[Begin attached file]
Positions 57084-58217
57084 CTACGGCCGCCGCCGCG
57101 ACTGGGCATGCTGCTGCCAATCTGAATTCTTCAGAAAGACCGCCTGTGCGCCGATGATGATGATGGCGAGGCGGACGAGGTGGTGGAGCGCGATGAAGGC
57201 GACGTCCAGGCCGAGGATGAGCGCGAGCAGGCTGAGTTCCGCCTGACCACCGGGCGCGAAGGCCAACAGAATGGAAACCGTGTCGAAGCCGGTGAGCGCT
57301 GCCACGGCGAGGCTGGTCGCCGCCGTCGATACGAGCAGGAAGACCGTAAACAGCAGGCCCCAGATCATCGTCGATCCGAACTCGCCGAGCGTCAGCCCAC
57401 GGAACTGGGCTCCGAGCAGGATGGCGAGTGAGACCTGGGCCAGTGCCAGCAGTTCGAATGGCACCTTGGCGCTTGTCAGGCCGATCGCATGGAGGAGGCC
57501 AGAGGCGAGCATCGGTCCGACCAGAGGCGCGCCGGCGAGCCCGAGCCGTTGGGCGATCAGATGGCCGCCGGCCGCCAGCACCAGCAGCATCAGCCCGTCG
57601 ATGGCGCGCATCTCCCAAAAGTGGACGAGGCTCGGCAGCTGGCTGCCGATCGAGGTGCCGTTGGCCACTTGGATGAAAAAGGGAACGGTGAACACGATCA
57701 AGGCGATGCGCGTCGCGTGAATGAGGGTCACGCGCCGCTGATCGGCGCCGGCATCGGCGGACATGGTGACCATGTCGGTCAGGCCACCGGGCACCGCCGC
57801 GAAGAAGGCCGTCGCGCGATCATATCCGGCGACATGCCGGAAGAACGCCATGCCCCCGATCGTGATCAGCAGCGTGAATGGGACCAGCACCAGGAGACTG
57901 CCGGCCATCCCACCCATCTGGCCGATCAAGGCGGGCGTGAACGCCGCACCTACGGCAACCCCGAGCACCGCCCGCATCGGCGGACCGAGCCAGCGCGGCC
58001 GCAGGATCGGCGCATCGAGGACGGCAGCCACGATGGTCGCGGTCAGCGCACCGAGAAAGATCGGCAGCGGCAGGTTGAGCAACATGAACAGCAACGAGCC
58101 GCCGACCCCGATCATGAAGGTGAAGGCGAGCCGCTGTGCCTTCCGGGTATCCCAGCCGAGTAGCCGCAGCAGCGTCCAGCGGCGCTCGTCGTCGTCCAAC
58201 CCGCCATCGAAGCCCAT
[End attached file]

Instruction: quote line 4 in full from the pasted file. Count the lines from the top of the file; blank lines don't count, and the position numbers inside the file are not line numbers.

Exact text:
57201 GACGTCCAGGCCGAGGATGAGCGCGAGCAGGCTGAGTTCCGCCTGACCACCGGGCGCGAAGGCCAACAGAATGGAAACCGTGTCGAAGCCGGTGAGCGCT